I chose one of the easiest of the resolutions discussed earlier: “I will reread a book I loved as a child.”
I remember finding Knight’s Castle in the North Stewart Elementary library in . . . 5th grade, maybe? Our librarian never made recommendations, but she let us browse freely, so I’m sure I found it by scanning the shelves.
The first page grabbed me instantly:
It happened just the other day, to a boy named Roger.
Most of it happened to his sister Ann, too, but she was a girl and didn’t count, or at least that’s what Roger thought, or at least he thought that in the beginning.
Part of it happened to his cousins Jack and Eliza, too, but they didn’t come into it till later.
Roger and Ann lived with their mother and father in a pleasant small house in a pleasant small city, and until the blow fell life was very pleasant.
Isn’t that marvelous? It gets even better when the kids magically enter the world of Sir Walter Scott’s Ivanhoe.
I had read a highly condensed, kid-friendly version of Ivanhoe before encountering this book, so I was familiar with the characters. And I remember being so delighted that Roger, Ann, Jack and Eliza were as opposed to Rowena as I was. If you always wished silly Wilfred would get a clue and choose Rebecca, you’ll like Knight’s Castle, too.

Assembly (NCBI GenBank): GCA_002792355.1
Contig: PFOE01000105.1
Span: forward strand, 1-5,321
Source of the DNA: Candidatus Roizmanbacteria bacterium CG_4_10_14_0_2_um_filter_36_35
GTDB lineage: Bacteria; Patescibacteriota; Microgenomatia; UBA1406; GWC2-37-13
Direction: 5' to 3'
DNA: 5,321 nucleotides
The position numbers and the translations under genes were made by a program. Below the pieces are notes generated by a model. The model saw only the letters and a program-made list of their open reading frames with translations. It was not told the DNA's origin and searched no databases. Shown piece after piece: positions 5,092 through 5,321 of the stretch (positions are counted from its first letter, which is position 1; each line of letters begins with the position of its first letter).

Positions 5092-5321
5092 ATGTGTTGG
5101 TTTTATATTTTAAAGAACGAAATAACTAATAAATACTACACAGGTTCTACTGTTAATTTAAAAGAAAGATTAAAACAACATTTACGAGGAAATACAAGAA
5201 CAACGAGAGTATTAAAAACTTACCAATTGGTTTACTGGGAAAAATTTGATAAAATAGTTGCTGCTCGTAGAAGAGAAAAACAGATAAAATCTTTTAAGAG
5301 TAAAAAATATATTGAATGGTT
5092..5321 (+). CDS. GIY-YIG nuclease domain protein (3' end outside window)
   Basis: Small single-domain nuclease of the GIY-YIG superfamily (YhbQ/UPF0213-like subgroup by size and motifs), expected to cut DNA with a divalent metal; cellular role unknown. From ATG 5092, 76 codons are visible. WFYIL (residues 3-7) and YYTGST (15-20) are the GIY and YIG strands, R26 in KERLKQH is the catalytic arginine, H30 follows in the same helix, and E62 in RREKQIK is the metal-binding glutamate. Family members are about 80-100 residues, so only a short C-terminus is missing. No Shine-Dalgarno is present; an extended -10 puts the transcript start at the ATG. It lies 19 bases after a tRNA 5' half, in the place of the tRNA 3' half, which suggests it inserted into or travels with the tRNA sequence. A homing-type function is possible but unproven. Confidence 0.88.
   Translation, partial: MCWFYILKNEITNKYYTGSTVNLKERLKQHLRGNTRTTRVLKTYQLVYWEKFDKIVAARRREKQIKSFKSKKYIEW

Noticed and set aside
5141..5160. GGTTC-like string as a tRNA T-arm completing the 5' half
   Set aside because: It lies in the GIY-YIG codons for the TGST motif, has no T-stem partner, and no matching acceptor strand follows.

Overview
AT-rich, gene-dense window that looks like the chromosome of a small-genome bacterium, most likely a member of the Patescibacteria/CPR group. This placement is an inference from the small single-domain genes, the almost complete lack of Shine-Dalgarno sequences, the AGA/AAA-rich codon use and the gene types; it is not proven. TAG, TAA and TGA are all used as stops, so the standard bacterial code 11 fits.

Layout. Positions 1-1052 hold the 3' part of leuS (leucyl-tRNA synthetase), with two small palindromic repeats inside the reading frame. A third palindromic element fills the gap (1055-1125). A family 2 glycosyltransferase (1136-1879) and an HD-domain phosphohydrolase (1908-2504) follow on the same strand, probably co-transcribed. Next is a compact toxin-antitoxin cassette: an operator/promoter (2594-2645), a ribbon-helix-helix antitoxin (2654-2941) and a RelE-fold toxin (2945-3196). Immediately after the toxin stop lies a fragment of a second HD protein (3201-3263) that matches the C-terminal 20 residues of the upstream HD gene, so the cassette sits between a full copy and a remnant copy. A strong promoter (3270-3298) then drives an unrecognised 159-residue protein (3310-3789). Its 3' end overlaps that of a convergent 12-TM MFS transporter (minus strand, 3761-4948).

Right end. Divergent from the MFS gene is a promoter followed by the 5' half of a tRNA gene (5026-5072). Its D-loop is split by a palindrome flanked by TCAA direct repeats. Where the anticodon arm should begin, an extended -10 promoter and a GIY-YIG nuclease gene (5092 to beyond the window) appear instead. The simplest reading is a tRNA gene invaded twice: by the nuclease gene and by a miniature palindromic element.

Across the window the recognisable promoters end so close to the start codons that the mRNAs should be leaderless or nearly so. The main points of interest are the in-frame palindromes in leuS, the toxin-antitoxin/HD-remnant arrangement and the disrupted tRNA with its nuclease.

(Here is where I start to ramble.) In 8th grade, a related magical thing happened. Anthony Andrews starred in a TV adapatation of Ivanhoe, and this was when I first learned what it meant to SWOON. Rowena swooned, Wilfred of Ivanhoe swooned, and most of all, I swooned. But you know who stole the show by surprising me with his swoon-worthiness? Sam Neill as Brian de Bois-Gilbert. This might be the first story that helped me understand romantic obsession, and it certainly showed me that bad guys could be sexy and tragic even if you knew it was wrong for them to get the girl. Oh my!
(Bois-Gilbert makes a good showing in Knight’s Castle, by the way. Edward Eager understood!)
I know for a fact I went back to the library and checked out Knight’s Castle again after watching the TV movie, only I had to be stealthy about it because it was a “kid’s book.” The second reading was even more rewarding! And years later, after reading the full text of Ivanhoe AND teaching it to Orthodox Jewish girls (what?), I used my indie-bookstore-employee magic (these were pre-Amazon days) to track down a copy of Knight’s Castle along with four other Edward Eager books. YAY! (Half Magic is just as good as Knight’s Castle, by the way, and the kids in that one actually become the parents in KC, which is cool.)
So . . . in case it isn’t clear, I had a great time re-reading Knight’s Castle over the past couple of days. I found it as charming as ever and laughed aloud several times while reading. If you’ve never read anything by Edward Eager, treat yourself! His books should appeal especially to fans of E. Nesbit and/or Jeanne Birdsall’s Penderwick series.
[Cross-posted at Livejournal]